use xacto knife blade tip and run it along the grooves of the file
under the silver. Takes a little longer but does not contaminate the
silver with other material. Any steel can be removed from the silver
with a magnet.

Lee Epperson


#19

Well, I guess I’ll add in one of my favorite methods for cleaning my
6" files…

I use an empty rifle cartridge case. Long ones like 30.06 caliber.
Squash the end flat. You’ve got plenty to hang onto. It’s brass,
which is harder than copper. Once formed to fit the teeth of #2 or #4
files - I scratch that number onto the case for future use.

Might be a bit difficult to come by in England… perhaps find
someone in the military to pick up a handful of expended cases. Here,
if you don’t shoot, you can purchase brand new empty ones for about
$10 a box, or pick’em up for free around firing ranges.

Thin walled brass tubing would do the same thing. I just use the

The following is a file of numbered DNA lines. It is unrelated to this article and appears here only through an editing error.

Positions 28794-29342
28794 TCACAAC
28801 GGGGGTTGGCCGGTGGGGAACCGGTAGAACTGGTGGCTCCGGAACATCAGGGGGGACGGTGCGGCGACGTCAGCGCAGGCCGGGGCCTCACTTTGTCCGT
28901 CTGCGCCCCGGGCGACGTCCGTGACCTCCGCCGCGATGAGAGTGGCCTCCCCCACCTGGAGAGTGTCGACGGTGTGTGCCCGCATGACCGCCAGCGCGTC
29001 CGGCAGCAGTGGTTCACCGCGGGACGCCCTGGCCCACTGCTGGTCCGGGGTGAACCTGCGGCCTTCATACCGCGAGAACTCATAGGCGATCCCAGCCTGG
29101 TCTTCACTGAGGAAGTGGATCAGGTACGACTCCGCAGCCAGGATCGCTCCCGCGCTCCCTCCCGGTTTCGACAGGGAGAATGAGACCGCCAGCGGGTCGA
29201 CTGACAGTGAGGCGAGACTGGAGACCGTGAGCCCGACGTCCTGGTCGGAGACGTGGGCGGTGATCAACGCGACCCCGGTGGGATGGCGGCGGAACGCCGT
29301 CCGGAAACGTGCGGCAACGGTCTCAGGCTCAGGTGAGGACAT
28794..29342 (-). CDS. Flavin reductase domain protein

cartridge cases’cause they are around - and free.

Brian P. Marshall
Stockton Jewelry Arts School
Stockton, CA USA
209-477-0550
instructor@jewelryartschool.com
jewelryartschool@aol.com


#20

Hi Laurie,

I use a combination of the things. Peter Rowe method of using a
piece of copper is how you start to clean a clogged file. The copper
conforms to the teeth and acts as stiff file brush.

Before you start to file next time, get yourself a bottle of cutting
lube used in milling steel. The stuff that not oil based. Dip the
file in it and wipe the excess off.

You will be able to file away for while, till the filing build up.
You can then brush them away with just a brass brush. When left on
the file this liquid can form a waxy build up. So you get out the
copper and just start all over again. You might find that you files
last longer also.

Jim
Jim Zimmerman
Alpine Custom Jewellers & Repair
http://www.handengravingcanada.com